Dir: Simon West. US. 2012. 96mins


Despite only having a limited US theatrical run late last year that barely created a box office ripple, there is an awful lot of old-fashioned B-movie fun to be had with Stolen, which sees the always-active Nicolas Cage teamed with British director Simon West for the first time since their blockbuster 1997 action hit Con Air. The whole ‘father must save kidnapped daughter’ plot may echo too clearly with Taken, but the film has a strong cast and well-staged action to make it more than watchable.

There is no denying that Stolen is slickly made, moves at cracking pace and is interspersed with smooth action moments.

After an international roll-out release that started in September last year, the film ambled onto UK screens – without any press screenings and appearing in only one West End cinema – but fills an action void, and with a nicely catchy tagline (“12 Hours. $10 million. 1 kidnapped daughter”) it will likely find a modest audience prior to a speedy home entertainment release.

The story itself is very by-the-numbers and familiar to anyone who has watched any action-orientated father-and-daughter film/tv series in recent years. Bank robber Will “Gum” Montgomery (Cage), who after being cornered with $10,000,000 from a heist, burns the money. 

When he is released eight years later with the intention of going straight (they all say that) and sorting out his relationship with his estranged daughter, Alison (Sami Gayle), things get a little complex when his angry, shaggy-haired, former partner Vincent (Josh Lucas) returns, wanting his share of the money. 

Vincent poses as New Orleans cab driver, kidnaps Alison, leaving Gum to desperately search the city – because the police and FBI won’t help, apparently because he has a criminal record - for his daughter before it’s too late.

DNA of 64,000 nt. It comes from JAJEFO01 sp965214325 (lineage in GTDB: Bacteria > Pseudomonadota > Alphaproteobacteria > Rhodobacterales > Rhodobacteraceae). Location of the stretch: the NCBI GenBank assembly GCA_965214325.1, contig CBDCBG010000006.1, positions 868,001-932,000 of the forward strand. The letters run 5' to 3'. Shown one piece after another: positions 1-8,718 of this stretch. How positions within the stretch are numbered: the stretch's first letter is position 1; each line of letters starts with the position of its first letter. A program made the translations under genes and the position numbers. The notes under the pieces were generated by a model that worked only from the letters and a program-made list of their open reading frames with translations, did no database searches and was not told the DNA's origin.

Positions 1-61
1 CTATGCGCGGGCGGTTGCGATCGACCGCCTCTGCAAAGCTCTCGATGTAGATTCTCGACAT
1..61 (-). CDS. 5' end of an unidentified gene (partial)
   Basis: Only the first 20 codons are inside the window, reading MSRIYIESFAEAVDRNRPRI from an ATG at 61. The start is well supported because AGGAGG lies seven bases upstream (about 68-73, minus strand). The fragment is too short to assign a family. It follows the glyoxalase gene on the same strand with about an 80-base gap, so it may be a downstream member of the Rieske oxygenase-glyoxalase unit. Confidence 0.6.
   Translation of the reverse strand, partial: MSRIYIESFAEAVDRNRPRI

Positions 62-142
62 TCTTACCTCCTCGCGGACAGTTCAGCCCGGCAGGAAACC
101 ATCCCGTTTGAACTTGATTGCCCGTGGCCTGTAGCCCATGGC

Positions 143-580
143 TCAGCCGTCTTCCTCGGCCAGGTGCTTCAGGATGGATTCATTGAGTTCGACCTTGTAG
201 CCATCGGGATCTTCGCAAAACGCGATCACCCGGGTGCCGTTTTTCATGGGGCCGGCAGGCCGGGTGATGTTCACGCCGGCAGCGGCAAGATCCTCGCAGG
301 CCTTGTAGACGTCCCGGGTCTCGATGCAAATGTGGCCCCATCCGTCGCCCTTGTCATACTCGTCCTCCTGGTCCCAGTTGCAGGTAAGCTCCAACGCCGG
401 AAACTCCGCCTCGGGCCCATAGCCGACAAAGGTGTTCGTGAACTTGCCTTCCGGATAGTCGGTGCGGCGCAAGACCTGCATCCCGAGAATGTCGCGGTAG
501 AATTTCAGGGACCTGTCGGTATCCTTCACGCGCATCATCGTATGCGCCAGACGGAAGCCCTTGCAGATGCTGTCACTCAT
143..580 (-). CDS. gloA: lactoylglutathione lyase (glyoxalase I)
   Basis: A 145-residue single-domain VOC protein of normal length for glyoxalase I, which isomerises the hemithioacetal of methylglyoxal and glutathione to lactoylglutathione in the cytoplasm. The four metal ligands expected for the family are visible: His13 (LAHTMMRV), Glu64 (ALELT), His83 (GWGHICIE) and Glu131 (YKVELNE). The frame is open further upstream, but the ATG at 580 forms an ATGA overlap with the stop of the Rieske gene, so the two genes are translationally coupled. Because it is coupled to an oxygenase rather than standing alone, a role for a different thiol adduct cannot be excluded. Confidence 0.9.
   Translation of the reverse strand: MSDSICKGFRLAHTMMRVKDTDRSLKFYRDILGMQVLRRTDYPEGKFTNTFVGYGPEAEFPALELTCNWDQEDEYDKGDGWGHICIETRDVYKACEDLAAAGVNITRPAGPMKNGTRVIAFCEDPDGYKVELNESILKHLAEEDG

There is a niggling sense that Cage is going through the motions with his familiar action-man routine – and his mission to get his daughter back seems just that, a ‘mission’, rather than something based on love, a persona that Liam Neeson managed to much batter in the original Taken – but he still has his moments, and even gets to talk Swedish to fool eavesdroppers.

Josh Lucas (rather underused these days) gets to play the loopy, scarred, straggly haired, ‘driven mad by revenge’ psycho role, and has a degree of over-the-top fun, while Malin Akerman (as Riley, the other member of the bank robbery team, now gone straight and running a bar largely frequented by cops) is sadly given little to do. The same for Sami Gayle as Gum’s estranged daughter, who is largely there as a plot device.

But there is no denying that Stolen is slickly made, moves at a cracking pace and is interspersed with smooth action moments. The sight of Cage clutching a gigantic stuffed toy for his daughter recalls his classic line in Con Air (“put the bunny back in the box…”), and while David Guggenheim’s script is something of a clichéd shocker, as a rollicking DVD B-movie offering Stolen is something of a guilty pleasure.

Production companies: Nu Boyana Film Studios, Simon West Productions, Wonderland Sound and Vision

International sales: Millennium Films, www.millenniumfilms.com

Producers: Rene Besson, Matthew Joynes, Jesse Kennedy

Executive producers: Danny Dimbort, Kristina Dubin, Cassian Elwes, Avi Lerner, McG, Job Polhemus, Trevor Short, John Thompson, Mary Viola

Screenplay: David Guggenheim

Cinematography: Jim Whitaker

Editor: Glen Scantlebury

Production designer: Jaymes Hinkle

Music: Mark Isham

Website: www.stolen-movie.com

Main cast: Nicolas Cage, Malin Akerman, Josh Lucas, Danny Huston, Sami Gayle, Edrick Browne, Mark Valley, M.C. Gainey